“When I talk about judgments, I’m talking about moral judgments. Writing fiction is a moral occupation practiced by not necessarily moral men and women. I want you to make judgments. You know, your sympathies and your heart and even your hope will go out to this guy, who ain’t a guy at all, he’s scribbles on a piece of paper; but he is, you know him, you know what he wants and what he’s willing to give up to get it. And then he starts to do something and you say, ‘Oh, man, c’mon, don’t do that,’ and he does it anyway.”
Lots of people over the years have felt the same way about Crews, especially in his hard-drinking days.
“I was drunk for about nine years,” he says. “I mean I was always drunk. I haven’t had a drink now for three years. I wish I could say I just put it down and walked away from it and there was nothing to it. Bull, it cost me a young fortune. To do it, I signed myself into the substance unit, a locked ward; man, you don’t get off that sucker. And then I had relapses and had to go back in and had therapy. But now, here I am, I’m dry.
“Back when I was drinking, an interviewer from PBS — or maybe it was West German Television — anyway, the interviewer asked a male professor in the English department — no name, just a male voice — what he thought of Harry Crews. The guy said, ‘People like Harry Crews should not be allowed on university campuses for young people to watch self-destruct.’ That was his reading on the situation, but that was bull.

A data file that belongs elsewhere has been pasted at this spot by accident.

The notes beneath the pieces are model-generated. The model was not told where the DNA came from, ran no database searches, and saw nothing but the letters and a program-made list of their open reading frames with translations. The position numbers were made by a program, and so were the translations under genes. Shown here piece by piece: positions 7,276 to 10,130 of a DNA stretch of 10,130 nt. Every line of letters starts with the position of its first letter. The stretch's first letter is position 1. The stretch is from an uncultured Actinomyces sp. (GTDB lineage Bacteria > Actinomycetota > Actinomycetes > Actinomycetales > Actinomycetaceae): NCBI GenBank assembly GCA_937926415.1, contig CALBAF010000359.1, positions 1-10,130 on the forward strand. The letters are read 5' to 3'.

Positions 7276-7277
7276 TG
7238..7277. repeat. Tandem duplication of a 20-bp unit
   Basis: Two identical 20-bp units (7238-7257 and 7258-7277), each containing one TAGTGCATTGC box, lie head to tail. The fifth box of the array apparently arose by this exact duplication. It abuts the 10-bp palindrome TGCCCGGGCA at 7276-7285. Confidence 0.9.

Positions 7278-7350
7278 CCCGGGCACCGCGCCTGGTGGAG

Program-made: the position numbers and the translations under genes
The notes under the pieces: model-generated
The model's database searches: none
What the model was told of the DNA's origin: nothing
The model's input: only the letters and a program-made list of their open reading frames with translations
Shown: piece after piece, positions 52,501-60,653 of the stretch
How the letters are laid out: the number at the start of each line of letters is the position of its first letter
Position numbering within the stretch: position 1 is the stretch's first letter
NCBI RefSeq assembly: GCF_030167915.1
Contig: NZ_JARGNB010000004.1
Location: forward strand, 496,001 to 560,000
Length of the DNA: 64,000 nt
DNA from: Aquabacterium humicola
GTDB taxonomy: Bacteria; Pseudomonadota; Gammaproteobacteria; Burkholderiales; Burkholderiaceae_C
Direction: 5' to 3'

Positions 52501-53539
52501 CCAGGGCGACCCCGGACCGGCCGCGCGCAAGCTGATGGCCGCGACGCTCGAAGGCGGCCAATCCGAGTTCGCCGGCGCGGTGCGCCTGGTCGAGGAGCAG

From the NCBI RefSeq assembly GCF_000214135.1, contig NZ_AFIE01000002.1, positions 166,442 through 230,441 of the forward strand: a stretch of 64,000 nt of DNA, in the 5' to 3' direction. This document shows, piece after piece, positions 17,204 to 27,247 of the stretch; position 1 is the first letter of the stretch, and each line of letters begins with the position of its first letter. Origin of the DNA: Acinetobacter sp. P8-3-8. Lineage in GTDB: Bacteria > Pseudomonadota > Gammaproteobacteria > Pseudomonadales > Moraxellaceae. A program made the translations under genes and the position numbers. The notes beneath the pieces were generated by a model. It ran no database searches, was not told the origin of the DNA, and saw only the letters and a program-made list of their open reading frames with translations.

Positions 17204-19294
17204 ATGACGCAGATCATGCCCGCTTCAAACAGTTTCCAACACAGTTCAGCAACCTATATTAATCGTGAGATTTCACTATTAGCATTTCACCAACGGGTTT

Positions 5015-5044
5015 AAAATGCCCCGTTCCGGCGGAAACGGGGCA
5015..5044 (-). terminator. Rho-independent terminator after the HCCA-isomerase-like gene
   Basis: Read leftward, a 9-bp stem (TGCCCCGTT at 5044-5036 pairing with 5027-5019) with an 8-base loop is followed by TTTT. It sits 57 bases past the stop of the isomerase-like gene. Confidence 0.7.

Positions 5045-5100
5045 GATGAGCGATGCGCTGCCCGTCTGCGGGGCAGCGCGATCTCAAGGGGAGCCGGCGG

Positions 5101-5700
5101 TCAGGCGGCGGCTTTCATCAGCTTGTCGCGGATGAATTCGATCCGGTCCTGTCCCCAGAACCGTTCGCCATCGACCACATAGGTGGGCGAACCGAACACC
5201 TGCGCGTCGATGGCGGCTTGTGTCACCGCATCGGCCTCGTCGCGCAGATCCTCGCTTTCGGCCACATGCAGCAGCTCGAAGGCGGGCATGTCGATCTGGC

“I just squeaked through that phase, but I don’t think you get a dime for refraining from doing something you were never tempted to do. All that drinking is a movie I wish I could have missed, I really do. But a lot of stuff happened that I never would’ve learned otherwise, because I was in places I’d never have been otherwise.”
Crews still goes to some of those places, except now he’s there for research instead of whiskey. He’s always on the lookout for the guts and guise of a character.
“I keep a pool stick down on Fifth Avenue,” he says. “You see a guy come in and he doesn’t take a stick off the rack, he gets his stick from the man behind the bar, and he starts joining that thing together; well, hustlers come out of the woodwork and all kinds of things happen.